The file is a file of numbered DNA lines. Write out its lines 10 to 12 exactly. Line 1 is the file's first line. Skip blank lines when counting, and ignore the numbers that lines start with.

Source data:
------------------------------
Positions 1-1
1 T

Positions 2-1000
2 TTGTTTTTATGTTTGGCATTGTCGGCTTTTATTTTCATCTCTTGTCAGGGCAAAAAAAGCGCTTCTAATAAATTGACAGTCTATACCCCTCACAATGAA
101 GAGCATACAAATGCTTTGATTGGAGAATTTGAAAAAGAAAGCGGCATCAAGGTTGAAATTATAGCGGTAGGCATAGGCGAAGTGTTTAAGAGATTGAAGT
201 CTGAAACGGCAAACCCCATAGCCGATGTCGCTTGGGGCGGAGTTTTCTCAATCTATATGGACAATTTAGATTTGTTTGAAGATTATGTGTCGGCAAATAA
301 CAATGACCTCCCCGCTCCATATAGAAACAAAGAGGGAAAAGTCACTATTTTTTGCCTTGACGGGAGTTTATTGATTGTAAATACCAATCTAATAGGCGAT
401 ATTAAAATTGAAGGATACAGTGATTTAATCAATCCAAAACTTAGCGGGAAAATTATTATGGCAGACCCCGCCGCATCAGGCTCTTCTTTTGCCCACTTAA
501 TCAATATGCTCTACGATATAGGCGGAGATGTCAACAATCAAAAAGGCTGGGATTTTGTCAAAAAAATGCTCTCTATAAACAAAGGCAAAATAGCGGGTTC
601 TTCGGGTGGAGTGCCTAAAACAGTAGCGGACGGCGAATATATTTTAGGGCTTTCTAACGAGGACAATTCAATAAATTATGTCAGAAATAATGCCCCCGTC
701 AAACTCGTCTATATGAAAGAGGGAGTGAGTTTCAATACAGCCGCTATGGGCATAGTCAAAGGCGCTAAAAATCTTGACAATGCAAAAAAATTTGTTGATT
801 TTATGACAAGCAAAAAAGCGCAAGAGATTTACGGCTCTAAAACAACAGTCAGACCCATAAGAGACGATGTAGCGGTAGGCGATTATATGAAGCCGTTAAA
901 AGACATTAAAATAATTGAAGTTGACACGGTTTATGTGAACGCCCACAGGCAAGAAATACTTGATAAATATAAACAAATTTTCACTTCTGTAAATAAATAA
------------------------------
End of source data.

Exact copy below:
601 TTCGGGTGGAGTGCCTAAAACAGTAGCGGACGGCGAATATATTTTAGGGCTTTCTAACGAGGACAATTCAATAAATTATGTCAGAAATAATGCCCCCGTC
701 AAACTCGTCTATATGAAAGAGGGAGTGAGTTTCAATACAGCCGCTATGGGCATAGTCAAAGGCGCTAAAAATCTTGACAATGCAAAAAAATTTGTTGATT
801 TTATGACAAGCAAAAAAGCGCAAGAGATTTACGGCTCTAAAACAACAGTCAGACCCATAAGAGACGATGTAGCGGTAGGCGATTATATGAAGCCGTTAAA